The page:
Wittgenstein and Hegel


Cooper, Reid (Reid Laurence)




In this research paper, it is suggested that the parallels and connections which some commentators have argued to exist between some of the arguments and views of Hegel and the later Wittgenstein may not be purely  coincidental. There is good cause to believe that Wittgenstein had some contact with the general philosophic tradition of which Hegel is an integral part. There is also some cause to suspect that some of Wittgenstein's  most important personal influences may have introduced him to ideas with Hegelian affinities.

After briefly discussing some of the inherent difficulties in drawing parallels between Hegel and Wittgenstein, a survey is attempted of the works of some of the key commentators who have made comparisons between some elements of Hegel's and Wittgenstein's philosophies. Then, a survey is attempted of those influences on Wittgenstein who may have - often indirectly - lead him to hold loosely Hegelian positions or use Hegelian arguments.  Finally, noting that Wittgenstein consciously opted for Hegel's dialectical approach to philosophy, Wittgenstein's and Hegel's general philosophic methods are compared.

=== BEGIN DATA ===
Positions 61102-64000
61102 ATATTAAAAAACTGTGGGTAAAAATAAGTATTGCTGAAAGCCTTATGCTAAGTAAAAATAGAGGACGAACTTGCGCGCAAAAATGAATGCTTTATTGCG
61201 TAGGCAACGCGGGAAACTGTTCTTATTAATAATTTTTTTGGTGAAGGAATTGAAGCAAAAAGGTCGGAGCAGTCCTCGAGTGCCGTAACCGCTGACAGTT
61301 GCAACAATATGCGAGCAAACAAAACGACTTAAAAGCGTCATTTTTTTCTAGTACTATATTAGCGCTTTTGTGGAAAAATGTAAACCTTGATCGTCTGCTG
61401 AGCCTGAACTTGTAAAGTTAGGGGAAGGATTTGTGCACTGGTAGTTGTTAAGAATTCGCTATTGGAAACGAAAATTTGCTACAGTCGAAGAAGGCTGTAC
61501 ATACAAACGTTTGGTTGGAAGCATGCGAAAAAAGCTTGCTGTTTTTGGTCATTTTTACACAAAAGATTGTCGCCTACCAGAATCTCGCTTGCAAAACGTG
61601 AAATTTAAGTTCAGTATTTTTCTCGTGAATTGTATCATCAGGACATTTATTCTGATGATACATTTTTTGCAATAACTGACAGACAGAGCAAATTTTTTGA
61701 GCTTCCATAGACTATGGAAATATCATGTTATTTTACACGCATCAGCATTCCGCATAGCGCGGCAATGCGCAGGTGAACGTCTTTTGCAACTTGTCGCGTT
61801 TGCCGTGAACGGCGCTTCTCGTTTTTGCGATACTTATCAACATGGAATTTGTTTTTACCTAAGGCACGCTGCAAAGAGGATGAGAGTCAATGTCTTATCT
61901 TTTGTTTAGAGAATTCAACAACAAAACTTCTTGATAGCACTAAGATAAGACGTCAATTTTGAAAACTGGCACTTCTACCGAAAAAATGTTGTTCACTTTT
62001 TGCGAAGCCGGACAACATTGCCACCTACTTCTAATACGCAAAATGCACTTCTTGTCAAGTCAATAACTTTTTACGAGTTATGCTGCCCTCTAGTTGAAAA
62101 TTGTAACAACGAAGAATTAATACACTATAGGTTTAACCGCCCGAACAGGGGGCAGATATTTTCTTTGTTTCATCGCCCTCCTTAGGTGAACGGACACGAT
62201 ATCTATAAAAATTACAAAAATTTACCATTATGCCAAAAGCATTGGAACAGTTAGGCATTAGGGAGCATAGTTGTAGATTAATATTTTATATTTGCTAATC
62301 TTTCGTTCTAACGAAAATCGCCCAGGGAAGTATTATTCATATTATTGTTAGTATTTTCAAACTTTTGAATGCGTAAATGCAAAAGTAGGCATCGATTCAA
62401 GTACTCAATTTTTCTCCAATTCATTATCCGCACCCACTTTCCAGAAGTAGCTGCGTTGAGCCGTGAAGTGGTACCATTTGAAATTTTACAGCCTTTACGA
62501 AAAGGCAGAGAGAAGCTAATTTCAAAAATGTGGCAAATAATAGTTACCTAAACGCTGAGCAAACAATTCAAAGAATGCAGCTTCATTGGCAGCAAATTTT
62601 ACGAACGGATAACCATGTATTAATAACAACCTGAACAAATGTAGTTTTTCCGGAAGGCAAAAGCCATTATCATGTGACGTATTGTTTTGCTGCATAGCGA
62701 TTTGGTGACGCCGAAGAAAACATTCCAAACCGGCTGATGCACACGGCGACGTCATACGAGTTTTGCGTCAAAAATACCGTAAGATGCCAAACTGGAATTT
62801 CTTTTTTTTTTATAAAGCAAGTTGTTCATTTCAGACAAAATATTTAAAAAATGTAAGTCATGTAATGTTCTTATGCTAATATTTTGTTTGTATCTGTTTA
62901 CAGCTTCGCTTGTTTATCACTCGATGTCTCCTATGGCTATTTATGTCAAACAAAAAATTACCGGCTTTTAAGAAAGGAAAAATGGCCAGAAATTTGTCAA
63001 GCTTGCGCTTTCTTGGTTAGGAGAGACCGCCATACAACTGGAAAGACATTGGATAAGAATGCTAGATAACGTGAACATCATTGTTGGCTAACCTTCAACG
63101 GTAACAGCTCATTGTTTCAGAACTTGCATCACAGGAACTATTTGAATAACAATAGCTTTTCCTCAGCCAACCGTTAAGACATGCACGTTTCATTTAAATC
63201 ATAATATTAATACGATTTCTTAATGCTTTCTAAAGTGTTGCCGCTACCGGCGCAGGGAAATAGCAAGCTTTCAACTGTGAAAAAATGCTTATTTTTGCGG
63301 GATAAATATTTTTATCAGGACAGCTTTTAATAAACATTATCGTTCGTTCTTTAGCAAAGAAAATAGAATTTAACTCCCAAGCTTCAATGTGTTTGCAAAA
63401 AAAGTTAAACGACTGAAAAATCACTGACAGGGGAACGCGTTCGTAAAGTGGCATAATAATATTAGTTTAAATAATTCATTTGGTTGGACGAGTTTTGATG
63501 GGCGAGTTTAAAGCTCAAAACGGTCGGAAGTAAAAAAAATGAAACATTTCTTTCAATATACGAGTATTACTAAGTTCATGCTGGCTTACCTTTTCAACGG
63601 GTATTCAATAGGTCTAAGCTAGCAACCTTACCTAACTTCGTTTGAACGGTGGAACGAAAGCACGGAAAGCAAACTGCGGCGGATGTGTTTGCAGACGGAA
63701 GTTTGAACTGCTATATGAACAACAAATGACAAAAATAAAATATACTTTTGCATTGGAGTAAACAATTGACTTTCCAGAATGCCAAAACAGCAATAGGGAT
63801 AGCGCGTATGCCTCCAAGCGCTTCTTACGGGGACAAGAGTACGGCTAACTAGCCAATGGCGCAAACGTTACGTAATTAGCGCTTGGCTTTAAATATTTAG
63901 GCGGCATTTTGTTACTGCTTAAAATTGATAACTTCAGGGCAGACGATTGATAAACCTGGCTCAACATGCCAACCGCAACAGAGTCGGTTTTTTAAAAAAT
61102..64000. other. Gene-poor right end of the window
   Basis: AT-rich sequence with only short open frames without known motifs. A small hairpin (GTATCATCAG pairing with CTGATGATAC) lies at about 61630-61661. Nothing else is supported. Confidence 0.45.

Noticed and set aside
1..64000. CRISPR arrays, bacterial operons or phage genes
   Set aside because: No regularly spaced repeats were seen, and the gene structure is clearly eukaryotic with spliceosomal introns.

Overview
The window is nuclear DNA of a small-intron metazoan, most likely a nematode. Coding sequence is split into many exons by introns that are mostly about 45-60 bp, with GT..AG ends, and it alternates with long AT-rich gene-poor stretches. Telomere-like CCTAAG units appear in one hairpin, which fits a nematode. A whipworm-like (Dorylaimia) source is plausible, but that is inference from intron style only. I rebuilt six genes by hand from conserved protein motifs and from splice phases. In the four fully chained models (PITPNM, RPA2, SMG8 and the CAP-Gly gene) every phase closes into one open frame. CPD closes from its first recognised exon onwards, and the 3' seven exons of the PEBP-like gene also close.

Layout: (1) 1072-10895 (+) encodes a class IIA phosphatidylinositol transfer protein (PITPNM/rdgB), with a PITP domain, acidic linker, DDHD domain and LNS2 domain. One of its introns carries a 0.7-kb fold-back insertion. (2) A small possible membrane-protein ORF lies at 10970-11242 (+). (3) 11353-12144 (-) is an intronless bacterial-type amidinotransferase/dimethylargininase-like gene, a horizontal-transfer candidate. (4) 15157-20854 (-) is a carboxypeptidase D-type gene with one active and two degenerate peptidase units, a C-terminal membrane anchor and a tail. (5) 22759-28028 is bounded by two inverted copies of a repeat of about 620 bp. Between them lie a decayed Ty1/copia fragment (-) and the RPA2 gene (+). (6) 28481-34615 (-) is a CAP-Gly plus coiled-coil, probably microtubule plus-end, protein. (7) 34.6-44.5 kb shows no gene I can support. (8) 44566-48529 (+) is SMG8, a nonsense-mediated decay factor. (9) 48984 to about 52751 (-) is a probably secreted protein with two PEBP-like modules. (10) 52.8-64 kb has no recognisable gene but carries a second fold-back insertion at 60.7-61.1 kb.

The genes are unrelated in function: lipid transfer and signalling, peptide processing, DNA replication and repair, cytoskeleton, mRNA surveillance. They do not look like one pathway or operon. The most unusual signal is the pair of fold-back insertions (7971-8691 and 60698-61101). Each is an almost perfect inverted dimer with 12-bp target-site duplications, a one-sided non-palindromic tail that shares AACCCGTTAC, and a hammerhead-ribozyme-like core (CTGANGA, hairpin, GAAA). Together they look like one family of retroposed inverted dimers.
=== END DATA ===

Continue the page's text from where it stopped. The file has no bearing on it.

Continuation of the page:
This paper in no way suggests that Wittgenstein must be read as a Hegelian. It only argues that there is cause to seriously consider interpretations of Wittgenstein which involve significant parallels to Hegelian thought,  although not Hegelian thought as some of his detractors or early 'followers' understood it.


Wittgenstein, Ludwig, 1889-1951 -- Criticism and interpretation
Hegel, Georg Wilhelm Friedrich, 1770-1831 -- Criticism and interpretation




Carleton University

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Theses and Dissertations

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